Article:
The postural control assessments in patients with neurological diseases lack reliability and sensitivity to small changes in patient functionality. The appearance of pressure mapping has allowed quantitative evaluation of postural control in sitting. This study was carried out to determine the evaluations in pressure mapping and verifying whether they are different between the three sample groups (multiple sclerosis, spinal cord injury and Friedreich's ataxia), and to determine whether the variables extracted from the pressure mapping analysis are more sensitive than functional tests to evaluate the postural trunk control. A case series study was carried out in a sample of 10 adult patients with multiple sclerosis (n = 2), spinal cord injury (n = 4) and Friedreich's ataxia (n = 4). The tests applied were: pressure mapping, seated Lateral Reach Test, seated Functional Reach Test, Berg Balance Scale, Posture and Postural Ability Scale, Function in Sitting Test, and Trunk Control Test. The participants with Friedreich's ataxia showed a tendency to present a higher mean pressure on the seat of subject's wheelchair compared to other groups. In parallel, users with spinal cord injury showed a tendency to present the highest values of maximum pressure and area of contact. People with different neurological pathologies and similar results in functional tests have very different results in the pressure mapping. Although it is not possible to establish a strong statistical correlation, the relationships between the pressure mapping variables and the functional tests seem to be numerous, especially in the multiple sclerosis group.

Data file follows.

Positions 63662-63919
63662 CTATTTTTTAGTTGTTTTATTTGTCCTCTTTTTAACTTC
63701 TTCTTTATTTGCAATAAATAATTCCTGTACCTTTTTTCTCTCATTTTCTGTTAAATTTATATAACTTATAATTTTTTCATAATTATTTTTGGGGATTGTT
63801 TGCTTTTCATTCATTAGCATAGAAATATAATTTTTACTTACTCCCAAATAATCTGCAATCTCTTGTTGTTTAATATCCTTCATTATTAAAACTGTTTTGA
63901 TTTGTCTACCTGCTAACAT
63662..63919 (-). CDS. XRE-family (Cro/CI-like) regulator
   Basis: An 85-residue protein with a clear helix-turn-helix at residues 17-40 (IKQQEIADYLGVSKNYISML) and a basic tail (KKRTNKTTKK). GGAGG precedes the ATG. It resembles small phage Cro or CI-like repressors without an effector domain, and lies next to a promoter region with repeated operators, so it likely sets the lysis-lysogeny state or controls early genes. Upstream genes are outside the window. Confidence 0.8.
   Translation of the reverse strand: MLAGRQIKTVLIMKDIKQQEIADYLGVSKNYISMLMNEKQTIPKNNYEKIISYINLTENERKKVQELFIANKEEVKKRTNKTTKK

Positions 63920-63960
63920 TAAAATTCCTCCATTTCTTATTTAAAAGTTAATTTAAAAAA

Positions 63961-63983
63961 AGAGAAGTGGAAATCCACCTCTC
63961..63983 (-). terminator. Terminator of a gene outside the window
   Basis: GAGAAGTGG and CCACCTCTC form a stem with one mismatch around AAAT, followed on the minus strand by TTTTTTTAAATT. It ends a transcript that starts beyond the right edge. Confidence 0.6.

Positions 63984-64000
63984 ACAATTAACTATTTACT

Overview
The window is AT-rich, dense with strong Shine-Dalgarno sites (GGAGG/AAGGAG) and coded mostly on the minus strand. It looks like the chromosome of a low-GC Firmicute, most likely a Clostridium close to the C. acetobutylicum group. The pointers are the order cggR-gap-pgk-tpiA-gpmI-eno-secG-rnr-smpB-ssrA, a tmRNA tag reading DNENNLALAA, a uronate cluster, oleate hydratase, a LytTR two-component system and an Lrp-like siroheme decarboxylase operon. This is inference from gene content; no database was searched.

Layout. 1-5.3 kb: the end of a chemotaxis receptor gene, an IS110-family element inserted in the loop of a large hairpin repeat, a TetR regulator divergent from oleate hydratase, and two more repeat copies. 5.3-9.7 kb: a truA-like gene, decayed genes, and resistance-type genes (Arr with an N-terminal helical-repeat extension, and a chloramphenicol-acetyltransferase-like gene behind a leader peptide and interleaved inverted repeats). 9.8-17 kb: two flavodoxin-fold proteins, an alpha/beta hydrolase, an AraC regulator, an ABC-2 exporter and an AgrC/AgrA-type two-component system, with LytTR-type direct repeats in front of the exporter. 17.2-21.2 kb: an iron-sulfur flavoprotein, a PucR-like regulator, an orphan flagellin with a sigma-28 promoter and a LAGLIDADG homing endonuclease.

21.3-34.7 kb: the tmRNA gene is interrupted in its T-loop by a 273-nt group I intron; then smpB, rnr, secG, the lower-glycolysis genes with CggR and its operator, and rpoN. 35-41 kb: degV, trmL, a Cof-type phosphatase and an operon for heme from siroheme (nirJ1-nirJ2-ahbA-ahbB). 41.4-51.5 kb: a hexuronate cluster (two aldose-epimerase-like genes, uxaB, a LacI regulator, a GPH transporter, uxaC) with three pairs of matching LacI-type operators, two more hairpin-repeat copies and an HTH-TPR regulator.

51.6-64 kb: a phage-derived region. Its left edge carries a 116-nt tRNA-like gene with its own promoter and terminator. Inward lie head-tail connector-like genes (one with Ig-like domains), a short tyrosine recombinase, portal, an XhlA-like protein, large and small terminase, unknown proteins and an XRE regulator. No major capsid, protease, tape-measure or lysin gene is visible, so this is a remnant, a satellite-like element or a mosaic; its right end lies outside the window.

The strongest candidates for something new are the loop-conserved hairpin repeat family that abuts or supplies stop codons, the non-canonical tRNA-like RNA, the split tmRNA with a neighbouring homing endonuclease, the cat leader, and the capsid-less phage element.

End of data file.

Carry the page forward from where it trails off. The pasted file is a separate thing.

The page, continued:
Read the Entire Article Here